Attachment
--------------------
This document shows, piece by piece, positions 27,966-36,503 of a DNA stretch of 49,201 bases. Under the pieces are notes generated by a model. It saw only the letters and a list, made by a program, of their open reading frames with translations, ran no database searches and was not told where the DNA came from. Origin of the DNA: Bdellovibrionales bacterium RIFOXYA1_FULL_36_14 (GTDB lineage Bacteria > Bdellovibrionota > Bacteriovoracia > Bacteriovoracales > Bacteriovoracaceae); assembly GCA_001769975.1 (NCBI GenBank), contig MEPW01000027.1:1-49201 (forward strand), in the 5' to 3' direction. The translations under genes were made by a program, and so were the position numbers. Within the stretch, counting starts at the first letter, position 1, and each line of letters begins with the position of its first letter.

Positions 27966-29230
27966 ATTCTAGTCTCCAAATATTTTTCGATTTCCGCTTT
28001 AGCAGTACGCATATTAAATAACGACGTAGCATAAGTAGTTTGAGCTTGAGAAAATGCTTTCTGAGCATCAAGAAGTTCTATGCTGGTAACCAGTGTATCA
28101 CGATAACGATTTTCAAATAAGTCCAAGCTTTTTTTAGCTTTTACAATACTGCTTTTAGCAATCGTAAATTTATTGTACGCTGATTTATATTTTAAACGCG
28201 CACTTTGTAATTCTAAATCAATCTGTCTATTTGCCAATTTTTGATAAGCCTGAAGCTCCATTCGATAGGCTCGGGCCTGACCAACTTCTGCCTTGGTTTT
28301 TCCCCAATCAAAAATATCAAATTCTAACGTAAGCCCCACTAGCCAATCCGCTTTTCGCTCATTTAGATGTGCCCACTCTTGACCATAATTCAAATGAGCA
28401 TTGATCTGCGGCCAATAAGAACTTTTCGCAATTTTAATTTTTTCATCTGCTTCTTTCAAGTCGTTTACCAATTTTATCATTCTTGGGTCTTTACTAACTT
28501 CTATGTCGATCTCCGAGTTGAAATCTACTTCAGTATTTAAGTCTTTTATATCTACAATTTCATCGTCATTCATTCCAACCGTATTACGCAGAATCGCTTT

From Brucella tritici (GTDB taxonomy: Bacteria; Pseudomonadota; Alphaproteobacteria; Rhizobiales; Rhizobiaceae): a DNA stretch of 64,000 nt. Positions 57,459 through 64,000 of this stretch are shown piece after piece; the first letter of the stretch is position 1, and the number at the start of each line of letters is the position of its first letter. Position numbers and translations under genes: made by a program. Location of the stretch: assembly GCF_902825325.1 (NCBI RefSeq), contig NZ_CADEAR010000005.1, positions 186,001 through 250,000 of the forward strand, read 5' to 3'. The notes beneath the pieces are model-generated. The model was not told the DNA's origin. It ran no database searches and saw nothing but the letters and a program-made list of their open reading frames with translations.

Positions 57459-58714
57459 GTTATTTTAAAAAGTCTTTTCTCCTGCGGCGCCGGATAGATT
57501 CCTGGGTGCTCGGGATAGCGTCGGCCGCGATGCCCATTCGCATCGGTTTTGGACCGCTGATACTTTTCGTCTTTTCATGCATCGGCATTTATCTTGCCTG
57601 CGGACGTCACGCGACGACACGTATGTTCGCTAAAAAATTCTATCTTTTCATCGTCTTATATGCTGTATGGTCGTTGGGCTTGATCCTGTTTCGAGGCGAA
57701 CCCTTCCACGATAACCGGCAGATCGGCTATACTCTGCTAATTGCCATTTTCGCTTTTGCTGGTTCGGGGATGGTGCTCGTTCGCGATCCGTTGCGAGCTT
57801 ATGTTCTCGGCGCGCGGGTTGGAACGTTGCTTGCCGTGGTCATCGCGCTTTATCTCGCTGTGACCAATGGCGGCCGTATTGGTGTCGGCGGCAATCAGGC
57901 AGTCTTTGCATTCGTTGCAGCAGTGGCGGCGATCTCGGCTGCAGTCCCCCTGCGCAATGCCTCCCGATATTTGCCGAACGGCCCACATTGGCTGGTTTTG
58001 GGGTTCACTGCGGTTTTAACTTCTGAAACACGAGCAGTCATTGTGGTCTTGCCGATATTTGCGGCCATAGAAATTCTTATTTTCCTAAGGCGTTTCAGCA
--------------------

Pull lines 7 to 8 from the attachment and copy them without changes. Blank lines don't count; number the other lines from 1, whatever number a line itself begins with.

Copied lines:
28301 TCCCCAATCAAAAATATCAAATTCTAACGTAAGCCCCACTAGCCAATCCGCTTTTCGCTCATTTAGATGTGCCCACTCTTGACCATAATTCAAATGAGCA
28401 TTGATCTGCGGCCAATAAGAACTTTTCGCAATTTTAATTTTTTCATCTGCTTCTTTCAAGTCGTTTACCAATTTTATCATTCTTGGGTCTTTACTAACTT